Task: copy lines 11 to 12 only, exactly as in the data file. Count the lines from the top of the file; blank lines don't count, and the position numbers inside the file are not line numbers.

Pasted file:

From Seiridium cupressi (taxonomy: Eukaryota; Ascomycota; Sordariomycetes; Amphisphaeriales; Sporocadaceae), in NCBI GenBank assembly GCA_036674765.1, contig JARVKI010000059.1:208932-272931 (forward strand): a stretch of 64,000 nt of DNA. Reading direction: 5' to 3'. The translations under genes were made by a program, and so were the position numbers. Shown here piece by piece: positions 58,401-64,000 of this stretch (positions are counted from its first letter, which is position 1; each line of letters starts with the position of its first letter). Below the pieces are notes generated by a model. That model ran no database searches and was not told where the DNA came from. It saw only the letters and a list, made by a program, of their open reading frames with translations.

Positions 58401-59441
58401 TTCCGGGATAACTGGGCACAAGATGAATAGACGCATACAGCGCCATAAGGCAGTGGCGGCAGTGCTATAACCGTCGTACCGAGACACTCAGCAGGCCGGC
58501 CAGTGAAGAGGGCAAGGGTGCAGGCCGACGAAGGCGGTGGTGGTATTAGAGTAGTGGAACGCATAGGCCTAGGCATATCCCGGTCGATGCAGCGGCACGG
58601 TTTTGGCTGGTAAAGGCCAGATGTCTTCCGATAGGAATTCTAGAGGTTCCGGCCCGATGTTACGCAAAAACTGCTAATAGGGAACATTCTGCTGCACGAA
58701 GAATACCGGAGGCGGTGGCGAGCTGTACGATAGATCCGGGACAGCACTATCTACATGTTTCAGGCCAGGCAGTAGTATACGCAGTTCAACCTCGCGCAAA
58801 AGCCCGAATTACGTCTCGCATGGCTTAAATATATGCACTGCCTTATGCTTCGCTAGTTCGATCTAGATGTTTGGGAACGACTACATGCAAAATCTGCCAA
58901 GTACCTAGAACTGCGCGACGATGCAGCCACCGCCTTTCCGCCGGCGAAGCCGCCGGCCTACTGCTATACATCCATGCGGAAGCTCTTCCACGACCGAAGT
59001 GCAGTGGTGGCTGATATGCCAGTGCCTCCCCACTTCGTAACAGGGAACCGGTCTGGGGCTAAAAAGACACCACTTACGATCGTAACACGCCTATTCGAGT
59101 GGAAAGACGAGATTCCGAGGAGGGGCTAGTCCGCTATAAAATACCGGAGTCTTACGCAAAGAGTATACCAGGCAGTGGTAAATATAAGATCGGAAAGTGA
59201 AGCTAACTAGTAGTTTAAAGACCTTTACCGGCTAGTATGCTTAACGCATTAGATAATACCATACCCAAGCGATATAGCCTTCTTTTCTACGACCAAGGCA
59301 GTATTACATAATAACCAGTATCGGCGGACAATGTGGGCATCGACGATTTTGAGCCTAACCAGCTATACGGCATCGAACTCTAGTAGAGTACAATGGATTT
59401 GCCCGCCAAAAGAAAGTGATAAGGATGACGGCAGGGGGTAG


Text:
59201 AGCTAACTAGTAGTTTAAAGACCTTTACCGGCTAGTATGCTTAACGCATTAGATAATACCATACCCAAGCGATATAGCCTTCTTTTCTACGACCAAGGCA
59301 GTATTACATAATAACCAGTATCGGCGGACAATGTGGGCATCGACGATTTTGAGCCTAACCAGCTATACGGCATCGAACTCTAGTAGAGTACAATGGATTT